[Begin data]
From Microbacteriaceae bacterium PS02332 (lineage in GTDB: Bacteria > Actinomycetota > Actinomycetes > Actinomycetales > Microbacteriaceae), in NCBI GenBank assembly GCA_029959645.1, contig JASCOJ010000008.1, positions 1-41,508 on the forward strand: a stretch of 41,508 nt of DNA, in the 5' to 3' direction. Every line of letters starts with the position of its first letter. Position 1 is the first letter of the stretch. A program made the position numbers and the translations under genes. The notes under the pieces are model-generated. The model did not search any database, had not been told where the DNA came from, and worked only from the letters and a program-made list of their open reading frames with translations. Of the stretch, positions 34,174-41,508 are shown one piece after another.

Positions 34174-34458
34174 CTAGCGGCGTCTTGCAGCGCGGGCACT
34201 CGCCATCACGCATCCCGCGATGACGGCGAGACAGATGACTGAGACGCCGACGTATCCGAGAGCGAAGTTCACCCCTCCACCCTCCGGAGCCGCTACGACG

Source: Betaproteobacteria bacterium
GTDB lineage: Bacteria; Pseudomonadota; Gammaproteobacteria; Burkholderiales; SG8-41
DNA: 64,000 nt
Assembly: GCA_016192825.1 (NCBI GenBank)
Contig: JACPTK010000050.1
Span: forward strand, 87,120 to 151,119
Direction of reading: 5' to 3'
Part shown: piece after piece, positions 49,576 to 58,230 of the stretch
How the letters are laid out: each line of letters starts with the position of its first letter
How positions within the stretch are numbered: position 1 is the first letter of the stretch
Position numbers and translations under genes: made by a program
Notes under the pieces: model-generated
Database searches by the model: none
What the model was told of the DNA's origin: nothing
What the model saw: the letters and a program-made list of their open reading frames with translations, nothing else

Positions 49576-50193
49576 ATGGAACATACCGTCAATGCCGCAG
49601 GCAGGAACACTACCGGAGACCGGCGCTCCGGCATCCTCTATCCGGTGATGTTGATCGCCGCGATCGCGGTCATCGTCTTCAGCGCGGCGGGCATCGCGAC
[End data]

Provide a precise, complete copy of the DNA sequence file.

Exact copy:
From Microbacteriaceae bacterium PS02332 (lineage in GTDB: Bacteria > Actinomycetota > Actinomycetes > Actinomycetales > Microbacteriaceae), in NCBI GenBank assembly GCA_029959645.1, contig JASCOJ010000008.1, positions 1-41,508 on the forward strand: a stretch of 41,508 nt of DNA, in the 5' to 3' direction. Every line of letters starts with the position of its first letter. Position 1 is the first letter of the stretch. A program made the position numbers and the translations under genes. The notes under the pieces are model-generated. The model did not search any database, had not been told where the DNA came from, and worked only from the letters and a program-made list of their open reading frames with translations. Of the stretch, positions 34,174-41,508 are shown one piece after another.

Positions 34174-34458
34174 CTAGCGGCGTCTTGCAGCGCGGGCACT
34201 CGCCATCACGCATCCCGCGATGACGGCGAGACAGATGACTGAGACGCCGACGTATCCGAGAGCGAAGTTCACCCCTCCACCCTCCGGAGCCGCTACGACG

Source: Betaproteobacteria bacterium
GTDB lineage: Bacteria; Pseudomonadota; Gammaproteobacteria; Burkholderiales; SG8-41
DNA: 64,000 nt
Assembly: GCA_016192825.1 (NCBI GenBank)
Contig: JACPTK010000050.1
Span: forward strand, 87,120 to 151,119
Direction of reading: 5' to 3'
Part shown: piece after piece, positions 49,576 to 58,230 of the stretch
How the letters are laid out: each line of letters starts with the position of its first letter
How positions within the stretch are numbered: position 1 is the first letter of the stretch
Position numbers and translations under genes: made by a program
Notes under the pieces: model-generated
Database searches by the model: none
What the model was told of the DNA's origin: nothing
What the model saw: the letters and a program-made list of their open reading frames with translations, nothing else

Positions 49576-50193
49576 ATGGAACATACCGTCAATGCCGCAG
49601 GCAGGAACACTACCGGAGACCGGCGCTCCGGCATCCTCTATCCGGTGATGTTGATCGCCGCGATCGCGGTCATCGTCTTCAGCGCGGCGGGCATCGCGAC